7 Yet whatever gains I had, these I have come to regard as loss because of Christ.
Paul did not see his previous life as something to run away from. He saw his accomplishments under the law as a credit to his name. That’s what he means when he uses the term “whatever gains I had.” He saw the way he lived under the law as a credit to his name. But now having gained Jesus, he moves all those things from the gains/profit column to the loss column.
He sees them as less than worthless. He counts them as loss. The very things he had seen in his previous life as things to his credit he now sees as debits, as of less than no consequence because he has something far better. It’s not that what he had before was bad. It is that having Christ is far better. He has left behind the good for the great.
Now that is not usually the case when we hear conversion stories. Often good conversion stories begin with how messed up a person’s life was. How they found themselves lying face down in the gutter and it was Jesus who helped them get their life straightened out. Paul’s conversion story doesn’t go like that. Paul’s life was straightened out already. He had a good life. He had a lot of things in the credit column. But Paul left even those good things behind in order to take up Jesus Christ.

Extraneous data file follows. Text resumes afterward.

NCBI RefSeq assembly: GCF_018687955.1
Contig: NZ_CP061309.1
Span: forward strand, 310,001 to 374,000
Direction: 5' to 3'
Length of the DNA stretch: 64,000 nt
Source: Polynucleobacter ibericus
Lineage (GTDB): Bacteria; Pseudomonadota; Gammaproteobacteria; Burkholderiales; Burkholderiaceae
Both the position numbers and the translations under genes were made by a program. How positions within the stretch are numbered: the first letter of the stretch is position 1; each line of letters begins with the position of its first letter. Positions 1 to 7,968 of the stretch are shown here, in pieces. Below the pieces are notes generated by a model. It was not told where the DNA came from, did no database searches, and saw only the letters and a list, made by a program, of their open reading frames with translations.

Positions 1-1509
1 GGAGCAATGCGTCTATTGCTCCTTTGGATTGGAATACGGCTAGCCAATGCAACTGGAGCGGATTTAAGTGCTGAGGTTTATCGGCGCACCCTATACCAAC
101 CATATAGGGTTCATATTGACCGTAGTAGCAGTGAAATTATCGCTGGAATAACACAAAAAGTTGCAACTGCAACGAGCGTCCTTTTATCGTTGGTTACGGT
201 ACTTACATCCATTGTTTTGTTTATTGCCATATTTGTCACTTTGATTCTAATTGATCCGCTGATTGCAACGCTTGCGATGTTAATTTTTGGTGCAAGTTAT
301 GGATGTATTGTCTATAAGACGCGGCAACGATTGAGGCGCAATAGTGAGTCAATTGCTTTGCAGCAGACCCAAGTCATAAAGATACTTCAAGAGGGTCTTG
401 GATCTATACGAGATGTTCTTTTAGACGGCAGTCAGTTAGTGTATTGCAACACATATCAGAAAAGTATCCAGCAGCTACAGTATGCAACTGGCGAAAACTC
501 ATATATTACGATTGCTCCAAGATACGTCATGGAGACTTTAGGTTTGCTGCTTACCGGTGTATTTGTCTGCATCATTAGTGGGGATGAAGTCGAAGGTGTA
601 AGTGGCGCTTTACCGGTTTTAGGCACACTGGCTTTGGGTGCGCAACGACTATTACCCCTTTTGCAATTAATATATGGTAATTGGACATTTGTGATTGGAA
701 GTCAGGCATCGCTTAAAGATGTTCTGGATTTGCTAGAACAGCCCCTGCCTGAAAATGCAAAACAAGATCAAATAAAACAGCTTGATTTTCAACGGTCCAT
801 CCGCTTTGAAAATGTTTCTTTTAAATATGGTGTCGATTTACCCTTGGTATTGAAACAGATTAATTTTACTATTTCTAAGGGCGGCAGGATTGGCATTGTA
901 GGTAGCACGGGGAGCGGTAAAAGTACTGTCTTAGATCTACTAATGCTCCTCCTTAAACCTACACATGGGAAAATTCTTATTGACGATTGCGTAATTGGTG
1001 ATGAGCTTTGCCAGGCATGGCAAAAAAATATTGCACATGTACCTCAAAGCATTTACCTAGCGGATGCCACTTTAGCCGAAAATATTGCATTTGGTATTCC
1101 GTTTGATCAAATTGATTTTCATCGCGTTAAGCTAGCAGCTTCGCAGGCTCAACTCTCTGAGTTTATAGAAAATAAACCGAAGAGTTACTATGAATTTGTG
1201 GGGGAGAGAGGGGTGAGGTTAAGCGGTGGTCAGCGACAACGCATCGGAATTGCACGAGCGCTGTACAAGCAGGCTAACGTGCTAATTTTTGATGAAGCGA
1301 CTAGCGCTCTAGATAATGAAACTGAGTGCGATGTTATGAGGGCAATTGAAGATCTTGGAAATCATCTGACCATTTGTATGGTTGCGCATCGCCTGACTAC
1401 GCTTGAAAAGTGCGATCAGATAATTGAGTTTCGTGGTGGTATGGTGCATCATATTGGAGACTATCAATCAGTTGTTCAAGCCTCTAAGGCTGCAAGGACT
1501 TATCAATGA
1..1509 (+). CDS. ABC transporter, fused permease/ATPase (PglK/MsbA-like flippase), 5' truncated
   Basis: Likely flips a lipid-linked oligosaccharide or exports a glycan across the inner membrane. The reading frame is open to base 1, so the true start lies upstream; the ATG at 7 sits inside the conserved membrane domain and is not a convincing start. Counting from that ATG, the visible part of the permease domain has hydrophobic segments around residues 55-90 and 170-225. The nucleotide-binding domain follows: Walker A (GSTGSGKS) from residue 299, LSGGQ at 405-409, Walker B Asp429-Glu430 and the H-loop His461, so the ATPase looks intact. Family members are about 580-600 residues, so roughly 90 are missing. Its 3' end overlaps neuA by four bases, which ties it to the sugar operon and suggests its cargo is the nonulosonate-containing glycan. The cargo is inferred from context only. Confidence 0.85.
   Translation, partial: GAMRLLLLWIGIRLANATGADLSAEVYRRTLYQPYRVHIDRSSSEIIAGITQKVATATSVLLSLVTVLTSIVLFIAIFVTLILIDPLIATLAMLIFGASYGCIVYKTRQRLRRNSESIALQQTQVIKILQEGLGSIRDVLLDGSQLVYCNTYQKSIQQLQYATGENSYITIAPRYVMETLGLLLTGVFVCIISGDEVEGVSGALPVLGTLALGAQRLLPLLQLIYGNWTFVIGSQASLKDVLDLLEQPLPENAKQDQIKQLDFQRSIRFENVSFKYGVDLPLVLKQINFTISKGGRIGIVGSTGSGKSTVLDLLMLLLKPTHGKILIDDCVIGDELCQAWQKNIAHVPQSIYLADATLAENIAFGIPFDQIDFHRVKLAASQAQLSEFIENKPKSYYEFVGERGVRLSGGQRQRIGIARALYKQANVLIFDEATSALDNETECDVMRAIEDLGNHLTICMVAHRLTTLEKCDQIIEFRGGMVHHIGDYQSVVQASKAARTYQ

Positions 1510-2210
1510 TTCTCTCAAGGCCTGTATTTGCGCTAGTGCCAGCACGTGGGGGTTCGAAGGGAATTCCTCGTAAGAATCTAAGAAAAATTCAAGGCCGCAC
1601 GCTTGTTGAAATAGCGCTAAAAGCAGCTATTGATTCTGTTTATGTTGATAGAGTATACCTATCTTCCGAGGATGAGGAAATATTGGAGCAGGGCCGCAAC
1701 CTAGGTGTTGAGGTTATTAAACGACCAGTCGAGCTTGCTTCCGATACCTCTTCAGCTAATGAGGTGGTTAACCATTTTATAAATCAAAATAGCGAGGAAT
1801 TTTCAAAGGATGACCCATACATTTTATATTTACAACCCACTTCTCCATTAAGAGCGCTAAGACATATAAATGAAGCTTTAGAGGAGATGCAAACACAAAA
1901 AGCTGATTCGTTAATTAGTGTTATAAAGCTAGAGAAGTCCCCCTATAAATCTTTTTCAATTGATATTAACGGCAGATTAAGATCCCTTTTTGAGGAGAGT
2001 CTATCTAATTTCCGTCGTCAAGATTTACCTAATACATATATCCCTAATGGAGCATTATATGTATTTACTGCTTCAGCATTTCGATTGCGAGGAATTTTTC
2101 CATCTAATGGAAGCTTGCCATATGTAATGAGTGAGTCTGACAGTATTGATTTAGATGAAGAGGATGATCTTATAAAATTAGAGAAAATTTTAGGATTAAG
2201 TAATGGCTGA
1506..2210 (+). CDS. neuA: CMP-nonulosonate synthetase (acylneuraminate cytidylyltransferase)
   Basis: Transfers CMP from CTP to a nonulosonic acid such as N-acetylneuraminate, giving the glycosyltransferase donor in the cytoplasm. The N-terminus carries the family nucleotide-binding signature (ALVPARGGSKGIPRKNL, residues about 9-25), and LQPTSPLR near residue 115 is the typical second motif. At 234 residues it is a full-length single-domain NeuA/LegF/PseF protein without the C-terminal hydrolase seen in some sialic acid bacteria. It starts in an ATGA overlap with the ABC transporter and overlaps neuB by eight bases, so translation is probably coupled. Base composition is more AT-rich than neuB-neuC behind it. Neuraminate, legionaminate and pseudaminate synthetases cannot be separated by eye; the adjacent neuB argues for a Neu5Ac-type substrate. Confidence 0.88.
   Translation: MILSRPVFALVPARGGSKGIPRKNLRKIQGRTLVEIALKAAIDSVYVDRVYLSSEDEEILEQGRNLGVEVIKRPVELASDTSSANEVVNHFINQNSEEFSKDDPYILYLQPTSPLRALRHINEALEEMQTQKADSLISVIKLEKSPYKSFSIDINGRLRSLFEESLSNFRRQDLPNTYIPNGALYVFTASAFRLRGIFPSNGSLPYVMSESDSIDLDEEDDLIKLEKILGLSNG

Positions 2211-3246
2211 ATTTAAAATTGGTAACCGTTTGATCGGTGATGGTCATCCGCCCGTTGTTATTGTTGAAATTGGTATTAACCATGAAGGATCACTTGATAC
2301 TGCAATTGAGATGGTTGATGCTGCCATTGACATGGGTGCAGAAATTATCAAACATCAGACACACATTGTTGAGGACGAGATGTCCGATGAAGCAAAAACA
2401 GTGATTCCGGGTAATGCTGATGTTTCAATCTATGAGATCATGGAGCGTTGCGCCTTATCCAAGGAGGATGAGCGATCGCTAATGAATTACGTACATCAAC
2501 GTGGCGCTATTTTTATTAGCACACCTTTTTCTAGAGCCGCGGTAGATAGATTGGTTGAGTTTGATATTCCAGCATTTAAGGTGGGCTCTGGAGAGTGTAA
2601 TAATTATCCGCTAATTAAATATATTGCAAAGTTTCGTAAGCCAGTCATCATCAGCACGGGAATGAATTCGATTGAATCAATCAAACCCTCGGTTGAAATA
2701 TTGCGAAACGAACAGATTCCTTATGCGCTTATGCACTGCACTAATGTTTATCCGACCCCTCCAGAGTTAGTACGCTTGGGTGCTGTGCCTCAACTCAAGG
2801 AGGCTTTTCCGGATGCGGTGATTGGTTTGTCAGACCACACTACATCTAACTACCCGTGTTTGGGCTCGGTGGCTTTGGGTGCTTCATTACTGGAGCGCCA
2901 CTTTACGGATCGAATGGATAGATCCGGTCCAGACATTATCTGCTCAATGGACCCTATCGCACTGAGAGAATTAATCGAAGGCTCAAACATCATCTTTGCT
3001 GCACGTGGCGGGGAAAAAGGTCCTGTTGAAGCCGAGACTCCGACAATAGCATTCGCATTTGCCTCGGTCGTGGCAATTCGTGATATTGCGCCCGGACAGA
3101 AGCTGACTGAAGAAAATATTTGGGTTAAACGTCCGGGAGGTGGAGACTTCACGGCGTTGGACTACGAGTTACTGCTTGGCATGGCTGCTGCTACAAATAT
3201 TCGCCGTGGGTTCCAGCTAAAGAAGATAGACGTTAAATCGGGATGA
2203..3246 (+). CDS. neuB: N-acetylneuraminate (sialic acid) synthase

The law was a good gift of God to the descendants of Abraham. Jesus Christ was an even better gift to all people. And if this is true of Paul and his life under the God-given Mosaic Law, how much more is it true of us and of all the worldly ways we try to distinguish ourselves?
This passage reminds us that whatever credits we may possess are as nothing compared to what we all have in Jesus Christ. Verse eight makes that point quite explicitly.
8 More than that, I regard everything as loss because of the surpassing value of knowing Christ Jesus my Lord. For his sake I have suffered the loss of all things, and I regard them as rubbish, in order that I may gain Christ 9a and be found in him,
I had several debates with myself about which translation of the Bible to use and here is one of those places that sparked a debate. The NRSV (New Revised Standard Version) translates a key Greek word as rubbish. Paul says “I regard them (everything else), as rubbish.” In the CEB (Common English Bible) translation, Paul says “what I lost I think of as sewer trash.” This is closer to the original meaning, but not quite there. The KJV (King James Version) probably comes closest to the original Greek with the word “dung.”
Everything else, from our follies and our foibles to our greatest gains and achievements, are like dung when compared to Christ. And so Paul left everything else behind in order to gain Christ.
It reminds me of Jesus’s parable of a merchant who sold everything to buy a pearl of great price. In the same way, Paul had been willing to lose everything else in order to gain Christ.